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Monday, Oct 12
Joe Grengs, Policy & Planning for Social Equity in Transportation

Husbands' and Wives' Alcohol Use Disorders and Marital Interactions as Longitudinal Predictors of Marital Adjustment

Publication Abstract

Cranford, J., F. Floyd, John E. Schulenberg, and R. Zucker. 2011. "Husbands' and Wives' Alcohol Use Disorders and Marital Interactions as Longitudinal Predictors of Marital Adjustment." Journal of Abnormal Psychology, 120(1): 210-222.

In this longitudinal study, the relationships among wives' and husbands' lifetime alcoholism status, marital behaviors, and marital adjustment were tested. Participants were 105 couples from the Michigan Longitudinal Study (MLS), an ongoing multimethod investigation of substance use in a community-based sample of alcoholics, nonalcoholics, and their families. At baseline (T1), husbands and wives completed a series of diagnostic measures, and lifetime diagnosis of alcohol use disorder (AUD, as defined in the Diagnostic and Statistical Manual of Mental Disorders, 4th ed.), was assessed. Couples completed a problem-solving marital interaction task 3 years later at T2, which was coded for the ratio of positive to negative behaviors. Couples also completed a measure of marital adjustment at T4 (9 years after T1 and 6 years after T2). Results showed that husbands' lifetime AUD predicted lower levels of their wife's positive marital behaviors 3 years later but was not related to their own or their wife's marital adjustment 9 years from baseline. By contrast, wives' lifetime AUD had direct negative associations with their own and their husband's marital satisfaction 9 years later, and wives' marital behaviors during the problem-solving task predicted their own and their husband's marital satisfaction 6 years later. Findings indicate that marital adjustment in alcoholic couples may be driven more by the wives' than the husbands' AUD and marital behavior. Implications for intervention with alcoholic couples were discussed.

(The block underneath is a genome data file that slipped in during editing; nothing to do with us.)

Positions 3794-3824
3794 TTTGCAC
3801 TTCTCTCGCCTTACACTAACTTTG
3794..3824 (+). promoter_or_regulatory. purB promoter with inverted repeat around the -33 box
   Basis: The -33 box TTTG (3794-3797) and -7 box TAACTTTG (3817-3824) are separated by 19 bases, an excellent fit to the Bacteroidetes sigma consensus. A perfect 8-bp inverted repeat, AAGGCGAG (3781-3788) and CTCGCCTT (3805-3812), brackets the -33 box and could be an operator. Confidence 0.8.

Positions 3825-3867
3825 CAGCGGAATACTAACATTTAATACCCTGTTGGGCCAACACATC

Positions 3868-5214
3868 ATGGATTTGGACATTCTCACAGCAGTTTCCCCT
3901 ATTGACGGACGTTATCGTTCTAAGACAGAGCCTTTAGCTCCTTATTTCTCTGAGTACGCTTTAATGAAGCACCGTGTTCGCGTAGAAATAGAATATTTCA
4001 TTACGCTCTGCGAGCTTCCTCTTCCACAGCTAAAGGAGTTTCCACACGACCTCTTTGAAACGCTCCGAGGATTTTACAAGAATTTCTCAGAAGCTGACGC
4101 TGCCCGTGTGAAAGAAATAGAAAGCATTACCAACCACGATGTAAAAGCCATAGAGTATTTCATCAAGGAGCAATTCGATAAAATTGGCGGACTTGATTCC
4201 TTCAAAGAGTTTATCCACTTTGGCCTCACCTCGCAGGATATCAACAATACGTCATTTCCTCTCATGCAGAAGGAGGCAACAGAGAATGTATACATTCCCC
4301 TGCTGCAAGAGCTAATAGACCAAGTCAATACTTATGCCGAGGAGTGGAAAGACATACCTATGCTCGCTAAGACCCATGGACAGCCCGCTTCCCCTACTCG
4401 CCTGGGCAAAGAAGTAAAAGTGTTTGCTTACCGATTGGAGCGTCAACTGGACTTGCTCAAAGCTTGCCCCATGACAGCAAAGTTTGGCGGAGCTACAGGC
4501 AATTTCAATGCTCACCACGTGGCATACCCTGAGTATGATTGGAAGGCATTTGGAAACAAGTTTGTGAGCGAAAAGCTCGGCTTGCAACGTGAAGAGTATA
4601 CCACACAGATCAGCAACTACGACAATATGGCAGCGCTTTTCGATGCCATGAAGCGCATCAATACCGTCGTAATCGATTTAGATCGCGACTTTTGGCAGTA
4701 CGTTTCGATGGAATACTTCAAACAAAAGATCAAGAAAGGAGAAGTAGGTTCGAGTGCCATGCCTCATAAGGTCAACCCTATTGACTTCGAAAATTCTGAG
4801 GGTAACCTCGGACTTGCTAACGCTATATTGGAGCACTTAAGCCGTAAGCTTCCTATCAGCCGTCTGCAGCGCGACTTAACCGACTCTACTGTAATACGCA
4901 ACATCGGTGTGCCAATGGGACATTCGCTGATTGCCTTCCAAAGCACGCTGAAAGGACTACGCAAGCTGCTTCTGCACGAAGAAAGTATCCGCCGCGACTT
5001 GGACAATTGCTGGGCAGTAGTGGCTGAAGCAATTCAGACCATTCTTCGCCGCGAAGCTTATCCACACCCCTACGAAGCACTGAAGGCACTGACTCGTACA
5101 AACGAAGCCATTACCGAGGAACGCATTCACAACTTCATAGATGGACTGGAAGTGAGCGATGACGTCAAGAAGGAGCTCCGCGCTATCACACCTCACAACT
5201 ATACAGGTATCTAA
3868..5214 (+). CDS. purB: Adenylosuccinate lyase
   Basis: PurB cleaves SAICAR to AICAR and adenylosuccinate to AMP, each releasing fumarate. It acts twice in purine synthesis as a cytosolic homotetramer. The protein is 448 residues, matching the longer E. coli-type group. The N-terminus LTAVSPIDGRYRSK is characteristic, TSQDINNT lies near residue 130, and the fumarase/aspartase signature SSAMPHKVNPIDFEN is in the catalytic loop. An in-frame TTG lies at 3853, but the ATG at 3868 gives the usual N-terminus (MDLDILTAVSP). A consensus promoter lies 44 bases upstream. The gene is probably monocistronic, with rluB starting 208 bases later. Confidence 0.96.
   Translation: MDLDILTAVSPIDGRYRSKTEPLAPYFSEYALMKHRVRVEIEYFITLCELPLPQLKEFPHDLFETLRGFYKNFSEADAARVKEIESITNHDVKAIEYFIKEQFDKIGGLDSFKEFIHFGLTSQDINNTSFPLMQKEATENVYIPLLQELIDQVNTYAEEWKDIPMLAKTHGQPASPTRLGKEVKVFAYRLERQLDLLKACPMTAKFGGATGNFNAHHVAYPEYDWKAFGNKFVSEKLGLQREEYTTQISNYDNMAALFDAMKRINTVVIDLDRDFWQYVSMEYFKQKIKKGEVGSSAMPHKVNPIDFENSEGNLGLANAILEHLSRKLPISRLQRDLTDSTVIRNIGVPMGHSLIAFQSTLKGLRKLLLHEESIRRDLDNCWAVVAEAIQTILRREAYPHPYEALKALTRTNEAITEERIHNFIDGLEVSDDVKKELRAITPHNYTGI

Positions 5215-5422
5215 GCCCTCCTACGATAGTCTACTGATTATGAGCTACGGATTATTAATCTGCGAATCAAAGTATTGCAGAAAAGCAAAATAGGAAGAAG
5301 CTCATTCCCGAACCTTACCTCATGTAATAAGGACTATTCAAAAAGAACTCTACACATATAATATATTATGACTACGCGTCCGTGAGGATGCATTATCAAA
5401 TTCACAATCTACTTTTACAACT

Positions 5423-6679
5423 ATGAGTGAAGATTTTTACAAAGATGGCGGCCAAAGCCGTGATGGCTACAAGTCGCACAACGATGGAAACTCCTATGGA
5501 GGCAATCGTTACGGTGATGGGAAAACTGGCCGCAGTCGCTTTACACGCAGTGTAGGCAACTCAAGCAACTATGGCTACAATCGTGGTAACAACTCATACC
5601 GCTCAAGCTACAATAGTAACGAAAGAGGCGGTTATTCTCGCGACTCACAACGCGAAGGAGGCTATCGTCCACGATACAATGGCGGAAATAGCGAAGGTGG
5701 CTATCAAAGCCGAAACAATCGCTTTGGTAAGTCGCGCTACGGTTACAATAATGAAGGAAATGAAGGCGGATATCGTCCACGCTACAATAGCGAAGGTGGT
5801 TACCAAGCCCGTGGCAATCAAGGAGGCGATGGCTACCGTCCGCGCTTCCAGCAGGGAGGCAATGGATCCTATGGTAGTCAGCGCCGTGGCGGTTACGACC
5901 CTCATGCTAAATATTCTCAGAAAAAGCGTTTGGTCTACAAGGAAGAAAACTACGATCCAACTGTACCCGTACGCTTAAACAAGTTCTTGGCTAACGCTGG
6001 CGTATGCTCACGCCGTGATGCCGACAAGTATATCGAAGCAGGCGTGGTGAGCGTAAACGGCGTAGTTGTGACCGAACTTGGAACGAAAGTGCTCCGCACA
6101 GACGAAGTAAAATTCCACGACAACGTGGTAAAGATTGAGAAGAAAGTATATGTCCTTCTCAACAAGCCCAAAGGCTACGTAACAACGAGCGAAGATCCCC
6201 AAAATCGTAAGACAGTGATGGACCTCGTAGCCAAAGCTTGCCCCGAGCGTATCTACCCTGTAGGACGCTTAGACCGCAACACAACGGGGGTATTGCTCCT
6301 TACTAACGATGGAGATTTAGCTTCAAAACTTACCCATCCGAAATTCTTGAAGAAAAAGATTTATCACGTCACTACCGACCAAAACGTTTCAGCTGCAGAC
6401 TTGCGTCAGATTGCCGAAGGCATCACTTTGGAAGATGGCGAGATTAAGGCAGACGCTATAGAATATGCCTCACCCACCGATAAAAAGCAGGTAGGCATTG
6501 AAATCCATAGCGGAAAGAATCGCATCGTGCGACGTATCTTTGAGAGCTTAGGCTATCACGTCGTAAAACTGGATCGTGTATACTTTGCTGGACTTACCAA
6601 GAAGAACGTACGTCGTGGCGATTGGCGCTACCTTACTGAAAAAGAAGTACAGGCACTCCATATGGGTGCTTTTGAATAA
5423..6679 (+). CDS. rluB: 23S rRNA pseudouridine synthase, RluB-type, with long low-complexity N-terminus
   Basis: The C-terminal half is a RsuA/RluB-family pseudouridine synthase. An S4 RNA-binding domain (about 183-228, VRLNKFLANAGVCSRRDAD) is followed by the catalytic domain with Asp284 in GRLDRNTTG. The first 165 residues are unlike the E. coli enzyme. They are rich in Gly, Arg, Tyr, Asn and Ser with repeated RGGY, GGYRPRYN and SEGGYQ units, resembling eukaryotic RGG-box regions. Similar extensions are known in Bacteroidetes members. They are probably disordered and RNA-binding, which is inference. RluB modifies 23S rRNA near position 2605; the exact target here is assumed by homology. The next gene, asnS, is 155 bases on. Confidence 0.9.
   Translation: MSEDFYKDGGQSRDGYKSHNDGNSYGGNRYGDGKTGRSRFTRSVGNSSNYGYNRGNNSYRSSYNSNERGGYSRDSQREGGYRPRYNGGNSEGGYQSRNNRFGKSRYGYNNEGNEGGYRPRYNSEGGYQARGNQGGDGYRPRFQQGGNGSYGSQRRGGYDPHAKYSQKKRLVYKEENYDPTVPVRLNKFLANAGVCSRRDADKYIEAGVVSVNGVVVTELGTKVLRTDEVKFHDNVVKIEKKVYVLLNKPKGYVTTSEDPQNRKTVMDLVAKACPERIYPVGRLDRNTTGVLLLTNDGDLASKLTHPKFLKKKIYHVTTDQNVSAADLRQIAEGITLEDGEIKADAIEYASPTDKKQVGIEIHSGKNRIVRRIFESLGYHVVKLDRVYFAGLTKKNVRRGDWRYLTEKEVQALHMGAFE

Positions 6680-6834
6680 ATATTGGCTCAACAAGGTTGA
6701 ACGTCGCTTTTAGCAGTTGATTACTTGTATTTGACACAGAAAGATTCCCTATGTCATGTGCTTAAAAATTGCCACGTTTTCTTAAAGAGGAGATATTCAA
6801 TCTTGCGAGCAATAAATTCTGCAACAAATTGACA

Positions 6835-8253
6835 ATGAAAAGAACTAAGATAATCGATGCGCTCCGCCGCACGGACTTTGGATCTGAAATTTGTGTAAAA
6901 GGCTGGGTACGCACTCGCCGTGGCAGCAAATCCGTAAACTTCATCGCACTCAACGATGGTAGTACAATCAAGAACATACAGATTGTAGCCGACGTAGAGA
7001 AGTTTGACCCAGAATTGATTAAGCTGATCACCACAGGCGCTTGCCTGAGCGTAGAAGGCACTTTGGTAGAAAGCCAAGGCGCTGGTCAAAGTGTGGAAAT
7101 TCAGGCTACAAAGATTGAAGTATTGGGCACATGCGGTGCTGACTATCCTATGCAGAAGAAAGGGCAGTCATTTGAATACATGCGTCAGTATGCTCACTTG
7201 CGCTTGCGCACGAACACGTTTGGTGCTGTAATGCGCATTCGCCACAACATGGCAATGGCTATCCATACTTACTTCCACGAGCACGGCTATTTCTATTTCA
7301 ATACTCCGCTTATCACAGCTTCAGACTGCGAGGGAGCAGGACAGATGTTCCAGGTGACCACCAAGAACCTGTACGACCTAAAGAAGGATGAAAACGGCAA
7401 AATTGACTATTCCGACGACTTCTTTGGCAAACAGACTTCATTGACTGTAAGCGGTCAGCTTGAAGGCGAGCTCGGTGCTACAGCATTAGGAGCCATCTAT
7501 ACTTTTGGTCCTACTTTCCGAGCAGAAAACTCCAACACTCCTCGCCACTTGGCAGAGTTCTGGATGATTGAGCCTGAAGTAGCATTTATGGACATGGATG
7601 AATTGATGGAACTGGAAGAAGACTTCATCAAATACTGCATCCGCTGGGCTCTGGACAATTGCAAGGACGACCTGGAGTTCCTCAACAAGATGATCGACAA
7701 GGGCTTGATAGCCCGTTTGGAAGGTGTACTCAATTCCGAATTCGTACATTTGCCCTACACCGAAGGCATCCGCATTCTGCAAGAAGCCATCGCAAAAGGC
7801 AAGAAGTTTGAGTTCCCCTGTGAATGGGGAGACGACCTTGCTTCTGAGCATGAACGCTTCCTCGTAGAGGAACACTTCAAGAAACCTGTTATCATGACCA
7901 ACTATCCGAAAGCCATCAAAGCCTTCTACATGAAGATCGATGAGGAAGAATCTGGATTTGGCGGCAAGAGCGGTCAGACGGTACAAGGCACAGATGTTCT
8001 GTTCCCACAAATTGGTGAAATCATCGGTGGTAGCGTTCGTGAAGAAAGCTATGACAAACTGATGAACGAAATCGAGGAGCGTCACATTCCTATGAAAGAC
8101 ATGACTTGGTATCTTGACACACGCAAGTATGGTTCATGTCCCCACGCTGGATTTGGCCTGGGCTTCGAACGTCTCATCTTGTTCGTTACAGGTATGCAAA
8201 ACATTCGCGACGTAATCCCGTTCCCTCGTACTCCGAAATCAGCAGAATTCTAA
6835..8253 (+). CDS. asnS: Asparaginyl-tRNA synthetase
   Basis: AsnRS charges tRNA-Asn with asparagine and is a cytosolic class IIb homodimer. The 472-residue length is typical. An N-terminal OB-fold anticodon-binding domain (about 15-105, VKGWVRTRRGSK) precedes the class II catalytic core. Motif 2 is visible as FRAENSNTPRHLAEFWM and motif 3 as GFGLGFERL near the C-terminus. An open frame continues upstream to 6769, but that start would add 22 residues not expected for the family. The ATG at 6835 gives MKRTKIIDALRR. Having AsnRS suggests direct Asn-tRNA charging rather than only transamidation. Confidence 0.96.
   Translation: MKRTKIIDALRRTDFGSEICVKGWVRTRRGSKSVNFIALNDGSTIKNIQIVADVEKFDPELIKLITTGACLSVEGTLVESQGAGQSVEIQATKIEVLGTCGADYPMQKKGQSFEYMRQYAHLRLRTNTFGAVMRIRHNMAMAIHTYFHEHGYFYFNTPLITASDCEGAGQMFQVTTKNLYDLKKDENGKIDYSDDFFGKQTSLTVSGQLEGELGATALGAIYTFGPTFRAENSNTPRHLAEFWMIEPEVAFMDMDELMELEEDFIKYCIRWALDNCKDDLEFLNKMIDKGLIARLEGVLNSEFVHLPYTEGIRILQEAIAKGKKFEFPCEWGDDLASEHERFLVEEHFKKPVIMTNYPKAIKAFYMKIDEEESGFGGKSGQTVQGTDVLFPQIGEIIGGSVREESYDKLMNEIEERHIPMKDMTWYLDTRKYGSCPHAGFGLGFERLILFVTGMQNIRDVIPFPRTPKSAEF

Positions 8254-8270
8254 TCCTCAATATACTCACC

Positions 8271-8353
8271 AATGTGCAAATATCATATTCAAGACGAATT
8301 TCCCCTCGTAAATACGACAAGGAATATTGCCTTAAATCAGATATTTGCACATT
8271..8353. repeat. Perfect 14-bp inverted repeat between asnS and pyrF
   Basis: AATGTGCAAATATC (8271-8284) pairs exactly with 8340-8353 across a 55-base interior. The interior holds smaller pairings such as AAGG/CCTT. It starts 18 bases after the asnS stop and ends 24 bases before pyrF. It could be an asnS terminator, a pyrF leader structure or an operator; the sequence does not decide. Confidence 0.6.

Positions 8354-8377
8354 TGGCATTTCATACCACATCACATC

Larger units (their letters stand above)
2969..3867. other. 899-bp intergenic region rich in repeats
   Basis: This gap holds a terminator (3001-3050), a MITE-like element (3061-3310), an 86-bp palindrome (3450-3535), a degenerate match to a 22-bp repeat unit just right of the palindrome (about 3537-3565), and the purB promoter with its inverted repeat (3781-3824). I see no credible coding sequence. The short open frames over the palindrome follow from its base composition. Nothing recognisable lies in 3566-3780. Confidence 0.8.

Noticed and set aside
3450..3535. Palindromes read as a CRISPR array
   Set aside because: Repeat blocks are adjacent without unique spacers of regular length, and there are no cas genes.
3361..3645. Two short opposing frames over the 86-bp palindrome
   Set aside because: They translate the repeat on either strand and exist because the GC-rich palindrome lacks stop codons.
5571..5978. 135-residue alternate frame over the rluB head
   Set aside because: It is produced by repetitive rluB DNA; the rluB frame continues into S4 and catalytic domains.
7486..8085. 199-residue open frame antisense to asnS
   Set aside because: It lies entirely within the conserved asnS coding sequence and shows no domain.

DOI:10.1037/a0021349 (Full Text)

PMCID: PMC3205965. (Pub Med Central)

Country of focus: United States of America.

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